Loren Legarda pushes for more creation of micro farm industries like Antique’s Robusta coffee and patadyong weaves

January 12, 2021

The Philippines should create more micro farm industries like Antique’s Robusta coffee and ‘patadyong’ weaving products that have their own domestic markets, thereby easing “logistics” problems, House Deputy Speaker Loren Legarda said.

   During the “Halalan 2022 Para sa Agrikultura” organized by the Philippine Chamber of Agriculture and Food Inc. (PCAFI), Legarda, a senatorial aspirant, said her own province, Antique, hurdled the problems of Covid 19 as Congress supported marketing of local products.

   “We supported agriculture.  We had an amendment on the budget, provided mechanization to farmers and free seeds for palay and high value crops,” she said. 

   The series of agriculture online forum is being conducted by PCAFI led by President Danilo V. Fausto along with Alyansa Agrikultura led by Ernesto Ordonez, Federation of Free Farmers Chairman Sec. Leonardo Q. Montemayor, National Scientist Dr. Emil Q. Javier, and Rice Watch Chairman Hazel Tanchuling.

   While there has been difficulty marketing of agricultural goods since Covid 19 lockdowns hit Philippines in March 2020, it became an opportunity to improve farmers’ production.  

Senatorial aspirant Loren Legarda shows off Antique Coffee during the Halalan 2022 Para sa Agrikultura

   The Antique government bought tomatoes, leafy vegetables, and melon from farmers. It hauled these via private cars and tricycles, and gave these away during the lockdowns to residents.  These– instead of giving away canned goods.   

   Also, Antique’s coffee received its needed promotion.

   “People don’t know that Antique has Robusta coffee.  I bought more than one ton (1,000 kilos) of coffee.  I arranged for its packaging, wrote its short story, and named it Antique Coffee.  It’s now being sold in online stores and the Echo store.  It’s my Christmas gift for friends,” she said.

   As another important industry for Antique women, the Antique local government also put up a small cotton processing plant in order to support the “patadyong” weaving craft.

   “When we speak of farming, it’s not just food crops.  In my province, we grow cotton so we won’t have to import cotton or we won’t have to use polyester for natural weaves,” said Legarda.

   “I put up a cotton processing facility, manual labor.  We have hand looms provided and cotton threads from our cotton farm.  We do the same thing for abaca.”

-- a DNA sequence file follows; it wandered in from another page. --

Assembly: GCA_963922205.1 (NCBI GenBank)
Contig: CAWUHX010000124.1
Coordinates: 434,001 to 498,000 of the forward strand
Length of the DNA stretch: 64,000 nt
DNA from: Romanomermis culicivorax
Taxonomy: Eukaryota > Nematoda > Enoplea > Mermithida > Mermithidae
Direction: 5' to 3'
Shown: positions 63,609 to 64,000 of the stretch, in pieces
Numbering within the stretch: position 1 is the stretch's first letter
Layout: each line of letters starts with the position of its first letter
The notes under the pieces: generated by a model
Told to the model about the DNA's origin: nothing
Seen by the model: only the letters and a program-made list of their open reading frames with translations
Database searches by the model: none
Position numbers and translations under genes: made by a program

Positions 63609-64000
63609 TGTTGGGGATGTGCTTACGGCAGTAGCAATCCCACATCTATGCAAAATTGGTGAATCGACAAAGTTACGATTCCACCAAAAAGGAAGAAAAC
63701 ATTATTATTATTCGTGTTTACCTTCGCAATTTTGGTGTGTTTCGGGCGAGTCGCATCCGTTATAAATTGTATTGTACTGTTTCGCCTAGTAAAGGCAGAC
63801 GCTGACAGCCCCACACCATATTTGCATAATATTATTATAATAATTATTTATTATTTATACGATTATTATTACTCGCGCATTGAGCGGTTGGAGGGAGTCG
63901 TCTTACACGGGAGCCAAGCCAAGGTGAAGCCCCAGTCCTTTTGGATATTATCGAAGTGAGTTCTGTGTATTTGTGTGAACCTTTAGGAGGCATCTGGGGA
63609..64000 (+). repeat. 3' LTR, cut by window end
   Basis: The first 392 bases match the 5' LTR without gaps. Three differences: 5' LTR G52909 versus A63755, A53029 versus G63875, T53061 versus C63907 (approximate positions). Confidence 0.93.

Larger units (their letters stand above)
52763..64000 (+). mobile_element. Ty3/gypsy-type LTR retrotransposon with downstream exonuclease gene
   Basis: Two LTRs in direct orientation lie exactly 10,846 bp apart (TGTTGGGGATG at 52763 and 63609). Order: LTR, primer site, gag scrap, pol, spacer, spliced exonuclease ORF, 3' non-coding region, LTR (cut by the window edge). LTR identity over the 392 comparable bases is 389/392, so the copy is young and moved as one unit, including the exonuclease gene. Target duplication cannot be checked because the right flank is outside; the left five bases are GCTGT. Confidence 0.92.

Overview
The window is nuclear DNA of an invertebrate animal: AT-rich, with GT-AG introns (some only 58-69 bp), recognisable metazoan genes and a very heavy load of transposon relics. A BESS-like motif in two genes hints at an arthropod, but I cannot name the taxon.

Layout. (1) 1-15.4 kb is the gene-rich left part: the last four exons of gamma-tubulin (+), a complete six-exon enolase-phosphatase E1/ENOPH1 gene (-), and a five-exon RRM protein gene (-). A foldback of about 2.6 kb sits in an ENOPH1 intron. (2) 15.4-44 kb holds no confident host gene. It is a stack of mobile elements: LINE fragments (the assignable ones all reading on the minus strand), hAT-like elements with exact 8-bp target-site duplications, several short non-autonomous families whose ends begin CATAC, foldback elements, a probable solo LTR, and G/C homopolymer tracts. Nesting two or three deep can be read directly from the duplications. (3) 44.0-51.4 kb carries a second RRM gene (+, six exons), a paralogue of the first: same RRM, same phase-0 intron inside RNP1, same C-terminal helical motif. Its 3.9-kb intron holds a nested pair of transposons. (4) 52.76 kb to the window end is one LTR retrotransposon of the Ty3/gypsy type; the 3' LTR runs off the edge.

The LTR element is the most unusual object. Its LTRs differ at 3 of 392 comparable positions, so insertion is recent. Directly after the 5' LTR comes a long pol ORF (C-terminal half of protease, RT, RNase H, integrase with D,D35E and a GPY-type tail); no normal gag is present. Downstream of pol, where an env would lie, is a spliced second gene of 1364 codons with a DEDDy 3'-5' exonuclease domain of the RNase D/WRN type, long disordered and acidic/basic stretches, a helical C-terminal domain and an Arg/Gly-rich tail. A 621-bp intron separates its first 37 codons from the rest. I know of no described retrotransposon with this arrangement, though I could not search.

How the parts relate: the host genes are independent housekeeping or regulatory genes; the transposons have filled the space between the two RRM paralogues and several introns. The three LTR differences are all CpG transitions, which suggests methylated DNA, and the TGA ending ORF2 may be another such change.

Roberto C. Amores, President of the Philippine Food Processors Inc (Philfoodex) and PCAFI member, said logistics has been a perennial problem in the Philippines.  Cost of inter-island shipping is prohibitively expensive. 

‘Patadyong’ weaving in Antique. Credit-Benjie Layug

   Industries have been pressing for an amendment of the Cabotage law. Prohibitions against international shipping lines’ entry into the domestic waters are reportedly sending shipping costs to exorbitant levels.

   This is where supporting local products should come in, Legarda said.

   “The logistics issue is a challenge.  But by supporting local and selling and buying locally, then we don’t even have to think of export because our products may be easily consumed even within our islands,” said Legarda. 

   PCAFI and the four farm-based groups have been orienting 2022 election candidates on the state of Philippine agriculture and have filed the following recommendations:

  1. Allocation of at least 10% of GDP (Gross Domestic Product) budget for agriculture which is just “fair” considering its GDP contribution of 10%.  At present, the sector just gets 1.5% budget.  Livestock and poultry contributes 27.7% to agriculture while it only gets 5.6% of the budget.  Corn contributes 6.4%, but it only gets 1.7% of DA budget.
  2. Tariff collections should be used to develop the corresponding sector—Corn, fisheries, livestock and poultry tariff should be used to develop corn, fisheries, livestock and poultry sectors.
  3. The Safeguard Measures Act, Anti Dumping Act, among others, should protect local farmers from unfair competition from imports.
  4. National Irrigation Administration should be administered by DA for proper irrigation coordination.
  5. The Bureau of Agriculture Cooperatives should be created under DA
  6. Local government Units should allocate funds for agriculture extension as part of the proposed Province-led Agriculture and Fisheries Extension System (PAFES) to ensure farmers get direct assistance on technology.
  7. Convergence of DA, Department of Trade and Industry, and Department of Science and Technology to promote food and beverage manufacturing
  8. Establishment of agro-industrial hubs and corridors
  9. Passage of Land Use Bill to preserve agricultural lands
  10. Diversification of agriculture production to invest more in horticultural and industrial crops, poultry, livestock, fisheries
  11. Developing biotechnology, food science, automation, digitalization to enhance productivity and competitiveness
  12. Regreening, watershed management, and agro-forestry implementation. (Melody Mendoza Aguiba)

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